Mary Banotti spoke about the ghosts in the room – a century of artists brought together and bound together directly or indirectly by the landscape of the West. Paul Henry’s ‘Lake and Blue Mountain’s of Connemara’ (above) depicts the landscape sensitively and just as it is. Other artists such as Louis le Brocquy and and Mainie Jellet spent time here while others such as Gerard Dillon made Connemara their home.

Christina Kennedy talked about this exhibition as part of IMMA’s wish to bring art back to the people. There is an enormous sense of this and I had to remind myself that I was standing in the old Supervalu in Market Street ( now a transformed space ) and not in a gallery in our capital city. It’s proper place you might say, where it all began and now returns. Yet it is still a remarkable thing and a credit to the Arts week committee and the high esteem with which this Clifden festival is held Nationally and Internationally. Enjoy it while it’s here.

 

Megaceros Hibernicus by Barry Cooke

 

Megaceros Hibernicus by Barrie Cooke

 

 

 

Saddle by Dorothy Cross

 

Saddle by Dorothy Cross

 

First Egg

We have three new hens in the family – two Rhode Island Reds and a Bluebell chosen by each of our three girls. Sadly, we lost our last two hens to the fox but we’ve added some extra security measures so that hopefully this won’t happen again.

The new arrivals are only a few months old and not yet laying or at least that was the case until a few days ago. I was taking some pictures in the garden when I heard the familiar sound of a nesting hen ( lots of noise, poor girl ) so I had my camera in my hand when I went to take a look. Sure enough, the bluebell was in the nesting box. One of the other hens was keeping her company and feeling a little camera shy..

 

Nesting hen

 

 

 

 

Our girl got up just a few seconds later and turned around to see for herself just what had happened!

 

Photograph of hen examining egg

 

 

 

 

Job done, she followed her pal out of the coop..

 

Hen leaving the coop

 

 

 

 

and down the ramp for a well deserved drink of water. Well done Missie!

 

Hen drinking water

Night Bog

I found this painting (below) in a drawer of old works. It’s very small, about 4″ x 3″ and I’d started it about two years ago for a group exhibition. I was unhappy with it at the time and decided to put it away. Sometimes these discarded paintings don’t seem so bad later on so when I came across this one recently, I thought I might rework it a little. The white patch in the middle ground is a damaged area where something stuck to it and then the paint was removed. While I like the colours in the piece, I think it lacks definition.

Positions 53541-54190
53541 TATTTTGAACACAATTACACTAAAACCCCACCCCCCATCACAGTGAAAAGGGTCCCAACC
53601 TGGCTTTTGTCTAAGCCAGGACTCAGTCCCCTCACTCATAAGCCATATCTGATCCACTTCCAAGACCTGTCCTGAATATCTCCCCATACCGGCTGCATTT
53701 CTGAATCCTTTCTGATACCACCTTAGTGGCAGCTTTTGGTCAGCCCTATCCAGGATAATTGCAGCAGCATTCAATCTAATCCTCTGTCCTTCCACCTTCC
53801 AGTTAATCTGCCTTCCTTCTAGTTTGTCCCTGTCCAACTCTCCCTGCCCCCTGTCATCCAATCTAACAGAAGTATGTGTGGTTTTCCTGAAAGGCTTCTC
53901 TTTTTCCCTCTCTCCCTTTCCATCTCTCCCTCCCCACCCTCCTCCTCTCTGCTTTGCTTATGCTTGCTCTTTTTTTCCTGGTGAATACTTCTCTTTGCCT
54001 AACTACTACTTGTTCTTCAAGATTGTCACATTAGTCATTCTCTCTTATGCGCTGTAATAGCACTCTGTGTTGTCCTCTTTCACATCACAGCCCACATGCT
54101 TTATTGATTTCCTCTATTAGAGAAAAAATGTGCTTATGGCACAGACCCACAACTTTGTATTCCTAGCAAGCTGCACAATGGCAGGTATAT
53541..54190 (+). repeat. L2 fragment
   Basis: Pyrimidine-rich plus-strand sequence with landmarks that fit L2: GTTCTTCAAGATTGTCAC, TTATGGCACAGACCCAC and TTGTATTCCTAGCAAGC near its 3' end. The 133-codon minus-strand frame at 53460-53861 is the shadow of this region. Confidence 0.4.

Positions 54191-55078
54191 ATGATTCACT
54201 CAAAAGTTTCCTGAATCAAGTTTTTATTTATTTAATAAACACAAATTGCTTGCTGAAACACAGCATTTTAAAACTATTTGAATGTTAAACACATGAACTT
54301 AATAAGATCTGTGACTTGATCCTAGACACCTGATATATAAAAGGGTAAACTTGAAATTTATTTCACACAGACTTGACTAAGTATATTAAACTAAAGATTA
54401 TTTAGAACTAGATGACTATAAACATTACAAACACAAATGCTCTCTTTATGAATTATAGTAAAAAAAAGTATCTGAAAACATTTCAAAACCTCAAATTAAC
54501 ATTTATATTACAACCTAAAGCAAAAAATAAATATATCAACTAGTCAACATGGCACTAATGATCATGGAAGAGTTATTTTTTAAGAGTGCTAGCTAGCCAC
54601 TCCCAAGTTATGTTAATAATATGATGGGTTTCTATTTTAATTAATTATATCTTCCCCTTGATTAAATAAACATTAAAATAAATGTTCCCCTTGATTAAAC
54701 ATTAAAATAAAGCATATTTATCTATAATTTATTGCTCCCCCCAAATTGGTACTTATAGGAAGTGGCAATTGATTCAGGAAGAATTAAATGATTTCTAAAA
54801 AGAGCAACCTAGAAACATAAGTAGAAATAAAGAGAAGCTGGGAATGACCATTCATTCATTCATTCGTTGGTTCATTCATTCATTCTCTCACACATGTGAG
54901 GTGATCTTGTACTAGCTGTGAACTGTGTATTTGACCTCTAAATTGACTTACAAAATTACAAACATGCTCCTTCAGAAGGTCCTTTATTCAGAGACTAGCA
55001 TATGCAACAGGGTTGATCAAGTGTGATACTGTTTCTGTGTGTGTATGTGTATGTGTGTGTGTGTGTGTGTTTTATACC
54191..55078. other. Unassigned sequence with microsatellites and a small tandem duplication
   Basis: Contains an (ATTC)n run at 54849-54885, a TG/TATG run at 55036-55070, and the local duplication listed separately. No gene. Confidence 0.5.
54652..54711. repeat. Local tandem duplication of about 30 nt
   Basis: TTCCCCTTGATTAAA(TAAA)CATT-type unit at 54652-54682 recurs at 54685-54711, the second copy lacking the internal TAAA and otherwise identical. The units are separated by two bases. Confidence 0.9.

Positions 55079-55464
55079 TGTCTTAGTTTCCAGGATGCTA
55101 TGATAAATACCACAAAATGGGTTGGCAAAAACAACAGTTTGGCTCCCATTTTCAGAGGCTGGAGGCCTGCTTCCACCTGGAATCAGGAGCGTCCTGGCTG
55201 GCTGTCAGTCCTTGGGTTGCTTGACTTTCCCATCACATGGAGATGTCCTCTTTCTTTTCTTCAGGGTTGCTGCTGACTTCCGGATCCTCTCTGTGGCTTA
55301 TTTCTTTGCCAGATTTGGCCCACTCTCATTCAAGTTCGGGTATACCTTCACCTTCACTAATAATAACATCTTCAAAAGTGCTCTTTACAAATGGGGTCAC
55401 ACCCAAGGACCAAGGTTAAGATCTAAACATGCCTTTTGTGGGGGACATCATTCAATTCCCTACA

Found painting by Deborah Watkins

 

 

 

This is the finished piece below. I’ve given the sky more interest and direction using some white paint and a little charcoal. I’ve also added a fine wash of gold and blue. I tidied up the white patch with some brown ink and then I put some gold grasses in the foreground. I’ve pushed the grasses diagonally across the bottom of the image to give a sense of atmosphere. Finally I added some tiny gold highlights in the middle ground where the light of the moon might be catching the tips of the lighter bog grasses.

 

Finished painting by Deborah Watkins

 

Blackberries

Blackberry picking is as much a part of Irish childhood as the 99 ice cream cone, watching Saturday morning cartoons and rice krispie buns. I think smeara dubha was one of the first Irish words we learnt at school and there was usually a story in the first term or an essay to be written on ‘Ag Piocadh Smeara Dubha’.

These photos were taken on a road near our home where my own girls go to collect the berries with the same excitement and pleasure that I experienced at their age. They trawl the roads and hedgerows and return with sticky purple-tinted hands, brambly clothes and plastic buckets filled to the brim. G likes to make berry smoothies with vanilla ice cream ( sieved to get the bits out ) and my favourite ( when the mood takes me ) is apple and berry sweet pastry tart served with piping hot custard. Yum.

Here’s some more pictures – this one below is a more typical bunch with it’s assortment of blacks, reds and greens and some empty stalks where the ripe ones have been nabbed.

 

Photograph of blackberries by Deborah Watkins

 

 

 

 

This next cluster is almost ready to bloom, each berry a strange parcel of swelling crimson lobes..

 

Red blackberries by Deborah Watkins

 

 

 

 

I like this next photo because it includes the berries that have just started to turn. Close up, the creeping mould looks more like sprinkled sugar than decay. Theres something lovely about it as an image of the cycle of nature, from earth to fruit and back to earth again in just a few weeks. A reminder to enjoy them while we can.

 

 

Photograph of rotting berries